Posted on 02 April 2010.
In late-breaking news, Bishop Police Chief Kathleen Sheehan said late Thursday that the armed robber who knocked over the Chase Bank on Main Street in Bishop a few weeks back has been identified.
An arrest warrant has been signed for suspect Steven Craig Wiswell, 50, of Benton, Calif.
Sheehan said her department received “good clues” from the community. The pictures from the bank cameras run in various newspapers and on various websites also helped.
Wiswell was apparently spotted at the Paiute Palace Casino four hours after the robbery wearing the same pants and boots as the robber in the surveillance photos.
He also owns the same make of gun carried by the robber as identified by the bank teller.
As of press time, police had not located Wiswell. He is considered armed and dangerous.
It’s just really hard to figure during election cycles whether politicians are expressing their true selves, canvassing for votes, or maybe canvassing for votes best expresses their true selves.
In any event, Town Council candidate Kirk Stapp has appealed the Mammoth Lakes Planning Commission approval of Old Mammoth Place.
The appeal is also supported by fellow candidate Rick Wood and was written by former longtime Town staffer Bill Taylor.
As Taylor said this week, “If you look at the process the General Plan laid out for community benefits, what they are and how they should be evaluated … that process wasn’t followed.
“I didn’t set out to appeal this project … This is about making sure we’re getting what the community wants. This boils down to Council’s ability [or lack thereof] to give clear, unambiguous direction.”
Stapp was even more succinct in a conversation with The Sheet on Monday, The project contemplates 376 new full-time jobs and we’re only requiring eight workforce housing units.
Sounds like a recipe best appreciated by Clouds McCloud.
Rusty in support
MMSA CEO Rusty Gregory said Thursday that he will attend Wednesday’s Council meeting to voice strong support for the Old Mammoth Place project.
Gregory said, “We’re lucky to have [Old Mammoth Place developer] Jim Demetriades [in Mammoth]. He’s attempting to give the Town what it asked for in its planning documents, a high-density, multi-use, community-oriented development.”
The fault, said Gregory, does not lie with Demetriades, who has followed the direction provided by the Town. Rather, the CBIZ (Community Benefits/Incentive Zoning) policy still leaves too much room for interpretation.
On other topics, Gregory said the ski area is up 10 percentin skier visits this season as compared to 2008-2009, and that MMSA’s revenue is up 8 percent from a year ago.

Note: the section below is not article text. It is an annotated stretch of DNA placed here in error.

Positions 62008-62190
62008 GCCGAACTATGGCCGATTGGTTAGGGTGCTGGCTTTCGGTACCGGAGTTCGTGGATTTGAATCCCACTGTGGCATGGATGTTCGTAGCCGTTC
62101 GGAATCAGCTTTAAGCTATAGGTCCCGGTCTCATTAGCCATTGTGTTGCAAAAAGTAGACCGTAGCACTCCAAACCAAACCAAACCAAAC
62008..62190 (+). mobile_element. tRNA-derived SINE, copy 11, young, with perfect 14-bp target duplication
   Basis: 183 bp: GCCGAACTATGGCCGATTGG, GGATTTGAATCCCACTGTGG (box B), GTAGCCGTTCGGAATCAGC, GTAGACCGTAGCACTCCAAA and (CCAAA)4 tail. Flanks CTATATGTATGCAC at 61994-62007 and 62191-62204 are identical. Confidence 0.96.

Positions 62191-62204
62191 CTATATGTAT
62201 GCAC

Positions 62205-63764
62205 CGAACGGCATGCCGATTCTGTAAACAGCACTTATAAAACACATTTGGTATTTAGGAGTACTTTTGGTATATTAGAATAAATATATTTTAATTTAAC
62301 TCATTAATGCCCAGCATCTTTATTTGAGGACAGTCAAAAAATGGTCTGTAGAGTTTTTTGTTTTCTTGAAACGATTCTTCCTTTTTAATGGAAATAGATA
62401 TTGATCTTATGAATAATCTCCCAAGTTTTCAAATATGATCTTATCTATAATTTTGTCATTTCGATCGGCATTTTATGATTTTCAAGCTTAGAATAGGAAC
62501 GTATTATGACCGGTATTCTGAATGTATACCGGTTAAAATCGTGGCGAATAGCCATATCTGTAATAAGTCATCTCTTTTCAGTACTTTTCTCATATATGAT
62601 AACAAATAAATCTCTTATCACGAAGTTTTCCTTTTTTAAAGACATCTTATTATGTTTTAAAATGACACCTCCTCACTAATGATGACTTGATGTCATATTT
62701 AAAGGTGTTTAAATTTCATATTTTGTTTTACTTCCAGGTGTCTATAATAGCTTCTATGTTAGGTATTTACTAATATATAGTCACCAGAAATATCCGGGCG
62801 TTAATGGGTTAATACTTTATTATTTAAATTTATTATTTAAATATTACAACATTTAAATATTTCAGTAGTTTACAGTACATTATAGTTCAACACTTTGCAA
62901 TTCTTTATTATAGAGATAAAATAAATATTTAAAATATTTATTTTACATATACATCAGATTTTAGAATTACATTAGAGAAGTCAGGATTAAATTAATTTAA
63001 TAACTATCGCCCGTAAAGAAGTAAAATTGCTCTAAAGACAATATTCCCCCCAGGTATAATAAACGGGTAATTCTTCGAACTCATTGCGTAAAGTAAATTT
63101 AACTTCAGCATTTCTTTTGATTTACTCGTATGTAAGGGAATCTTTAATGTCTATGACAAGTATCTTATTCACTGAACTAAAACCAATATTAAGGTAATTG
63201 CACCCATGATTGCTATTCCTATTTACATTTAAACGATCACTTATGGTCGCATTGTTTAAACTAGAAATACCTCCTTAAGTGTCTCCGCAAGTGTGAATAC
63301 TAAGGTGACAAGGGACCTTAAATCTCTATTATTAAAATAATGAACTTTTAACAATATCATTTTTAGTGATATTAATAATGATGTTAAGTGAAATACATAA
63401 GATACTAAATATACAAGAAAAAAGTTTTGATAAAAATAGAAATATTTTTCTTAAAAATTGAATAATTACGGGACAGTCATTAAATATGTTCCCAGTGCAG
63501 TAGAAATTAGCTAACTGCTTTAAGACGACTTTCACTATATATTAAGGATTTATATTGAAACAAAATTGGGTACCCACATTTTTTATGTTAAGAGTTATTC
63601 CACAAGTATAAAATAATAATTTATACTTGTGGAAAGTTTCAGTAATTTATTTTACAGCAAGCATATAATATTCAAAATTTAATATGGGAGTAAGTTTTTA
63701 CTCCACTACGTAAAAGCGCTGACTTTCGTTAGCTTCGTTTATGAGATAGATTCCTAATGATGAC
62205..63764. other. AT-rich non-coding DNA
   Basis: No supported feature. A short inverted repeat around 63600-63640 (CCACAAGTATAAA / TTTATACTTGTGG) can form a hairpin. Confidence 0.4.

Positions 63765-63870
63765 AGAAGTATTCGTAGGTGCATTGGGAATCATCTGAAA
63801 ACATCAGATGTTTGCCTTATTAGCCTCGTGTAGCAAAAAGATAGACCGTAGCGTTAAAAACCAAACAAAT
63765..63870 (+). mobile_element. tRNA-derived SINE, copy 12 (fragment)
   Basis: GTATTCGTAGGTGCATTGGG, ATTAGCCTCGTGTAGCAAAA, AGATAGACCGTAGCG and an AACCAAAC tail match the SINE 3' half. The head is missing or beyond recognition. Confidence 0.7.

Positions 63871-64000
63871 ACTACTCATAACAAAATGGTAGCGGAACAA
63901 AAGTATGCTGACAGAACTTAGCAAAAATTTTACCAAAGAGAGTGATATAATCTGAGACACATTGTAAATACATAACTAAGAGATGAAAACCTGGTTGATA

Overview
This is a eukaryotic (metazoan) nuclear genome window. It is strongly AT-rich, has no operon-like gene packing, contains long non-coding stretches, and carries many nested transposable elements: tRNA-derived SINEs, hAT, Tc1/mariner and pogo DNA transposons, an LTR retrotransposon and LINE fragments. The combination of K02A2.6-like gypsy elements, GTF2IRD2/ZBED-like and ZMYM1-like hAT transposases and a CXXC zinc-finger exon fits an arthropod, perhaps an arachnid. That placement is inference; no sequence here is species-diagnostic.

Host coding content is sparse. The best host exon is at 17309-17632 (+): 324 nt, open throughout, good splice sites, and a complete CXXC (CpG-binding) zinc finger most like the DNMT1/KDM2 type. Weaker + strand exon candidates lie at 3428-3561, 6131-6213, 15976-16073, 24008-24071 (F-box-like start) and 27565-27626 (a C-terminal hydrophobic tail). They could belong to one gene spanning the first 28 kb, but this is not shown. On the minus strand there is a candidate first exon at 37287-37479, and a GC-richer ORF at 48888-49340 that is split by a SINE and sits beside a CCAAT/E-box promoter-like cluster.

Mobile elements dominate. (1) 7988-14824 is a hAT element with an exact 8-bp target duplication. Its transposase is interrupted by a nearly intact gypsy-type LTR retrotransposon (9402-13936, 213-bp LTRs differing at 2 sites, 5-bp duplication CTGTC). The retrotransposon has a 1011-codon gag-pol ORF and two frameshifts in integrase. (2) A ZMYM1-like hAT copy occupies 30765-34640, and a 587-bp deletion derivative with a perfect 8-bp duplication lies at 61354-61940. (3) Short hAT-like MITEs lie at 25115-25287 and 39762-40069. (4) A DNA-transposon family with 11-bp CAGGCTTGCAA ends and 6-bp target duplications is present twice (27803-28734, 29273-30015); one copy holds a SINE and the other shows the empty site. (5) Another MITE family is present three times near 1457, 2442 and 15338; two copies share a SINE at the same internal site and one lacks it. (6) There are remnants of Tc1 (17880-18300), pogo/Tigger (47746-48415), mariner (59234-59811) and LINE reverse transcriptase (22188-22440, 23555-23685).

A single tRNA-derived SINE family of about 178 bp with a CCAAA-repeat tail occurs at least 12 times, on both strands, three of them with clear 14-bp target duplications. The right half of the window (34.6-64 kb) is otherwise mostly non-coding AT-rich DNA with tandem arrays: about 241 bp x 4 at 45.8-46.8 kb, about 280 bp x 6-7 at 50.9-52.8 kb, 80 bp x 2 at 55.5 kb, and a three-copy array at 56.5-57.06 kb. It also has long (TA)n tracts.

“As opposed to last year, I’m very optimistic right now. Real estate inventory is drying up, the debt markets are liquid and people are finally willing to think about the future. And when they think about their futures and what they want their lives to be, they’ll think of Mammoth [as part of that equation].”
In response to last week’s criticism of him by a Bodie State Park visitor, Ranger Mark Langner did return our call and couldn’t have been nicer. Either he’s really nice or just a typical man with multiple personality disorder.
He said that typically, Bodie’s winter hours have been 8-4, but “we’ve had to truncate that a bit based upon budget cutbacks.”
Langner also said there are two 4’ by 6’ signs as you enter the park which prominently display park hours as well as park entry fees.
He maintained there are a total of eight signs along the road as you come in.
He also said there hasn’t been overnight camping at Bodie in 15-20 years.
“I was nice to those people … That woman could not be satisfied.”
Good news for visitors. All Bodie tours will be free this summer. A bunch of special tours will be offered Memorial Day weekend.
Kirkner attended the forum held at Fire Station 1 in Mammoth Lakes on April 1. Present were the three candidates for Superior Court Judge: Randy Gephart, Therese Hankel and Mark Magit. They spoke to a small group comprised mostly of law enforcement agents. The following capsules summarize what each candidate said:
Randy Gephart: Been in Mono County for more than 22 years. Started his career prosecuting white collar crime in Washington D.C., a job that left a lasting impression on him. Not against the death penalty and feels it is appropriate when the facts warrant it. Believes the new Superior Court Judge should address the perception by law enforcement that sentencing is being applied incorrectly in the court system.
Therese Hankel: Resident of Mono County since 1990, and has wanted to be a judge since she was 9-years old. Refused to promise the law enforcement in the room that they would always win if they came before her as judge, but did promise that she wasn’t in anybody’s pocket and would be fair. Claimed she wouldn’t be running for judge if she could not impose the death penalty, but was happy the situation had not come to Mono County yet as it was an extreme and costly process.
Mark Magit: Lived in Mono County since 1987 and joined the District Attorney’s office in 1989. Believes learning the ropes in Mono County and not in D.C. gives him an inside edge on stepping into the shoes of Superior Court Judge. Has built his entire career around making sure the end result in a case is the right one, and would continue to do so as judge. Won’t promise that just because a law enforcement officer puts a lot of work into a case that it will automatically lead to the sentencing result that officer desires. Claims he would comply with the process of the death penalty.